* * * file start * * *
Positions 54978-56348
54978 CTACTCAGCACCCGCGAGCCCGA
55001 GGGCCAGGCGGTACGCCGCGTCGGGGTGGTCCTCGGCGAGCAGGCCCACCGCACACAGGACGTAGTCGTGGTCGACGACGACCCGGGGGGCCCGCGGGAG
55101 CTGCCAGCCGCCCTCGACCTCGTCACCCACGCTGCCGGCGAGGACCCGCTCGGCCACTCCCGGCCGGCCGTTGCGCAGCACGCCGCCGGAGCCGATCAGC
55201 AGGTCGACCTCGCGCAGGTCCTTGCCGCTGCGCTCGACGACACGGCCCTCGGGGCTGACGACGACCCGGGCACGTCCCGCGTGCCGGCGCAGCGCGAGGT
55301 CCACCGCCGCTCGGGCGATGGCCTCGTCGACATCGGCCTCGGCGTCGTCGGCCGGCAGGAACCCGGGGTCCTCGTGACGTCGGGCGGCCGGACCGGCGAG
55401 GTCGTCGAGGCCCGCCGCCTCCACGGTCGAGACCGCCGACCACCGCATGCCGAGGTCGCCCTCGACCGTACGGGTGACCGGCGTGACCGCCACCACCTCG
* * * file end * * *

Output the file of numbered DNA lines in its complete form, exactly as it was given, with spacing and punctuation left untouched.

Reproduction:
Positions 54978-56348
54978 CTACTCAGCACCCGCGAGCCCGA
55001 GGGCCAGGCGGTACGCCGCGTCGGGGTGGTCCTCGGCGAGCAGGCCCACCGCACACAGGACGTAGTCGTGGTCGACGACGACCCGGGGGGCCCGCGGGAG
55101 CTGCCAGCCGCCCTCGACCTCGTCACCCACGCTGCCGGCGAGGACCCGCTCGGCCACTCCCGGCCGGCCGTTGCGCAGCACGCCGCCGGAGCCGATCAGC
55201 AGGTCGACCTCGCGCAGGTCCTTGCCGCTGCGCTCGACGACACGGCCCTCGGGGCTGACGACGACCCGGGCACGTCCCGCGTGCCGGCGCAGCGCGAGGT
55301 CCACCGCCGCTCGGGCGATGGCCTCGTCGACATCGGCCTCGGCGTCGTCGGCCGGCAGGAACCCGGGGTCCTCGTGACGTCGGGCGGCCGGACCGGCGAG
55401 GTCGTCGAGGCCCGCCGCCTCCACGGTCGAGACCGCCGACCACCGCATGCCGAGGTCGCCCTCGACCGTACGGGTGACCGGCGTGACCGCCACCACCTCG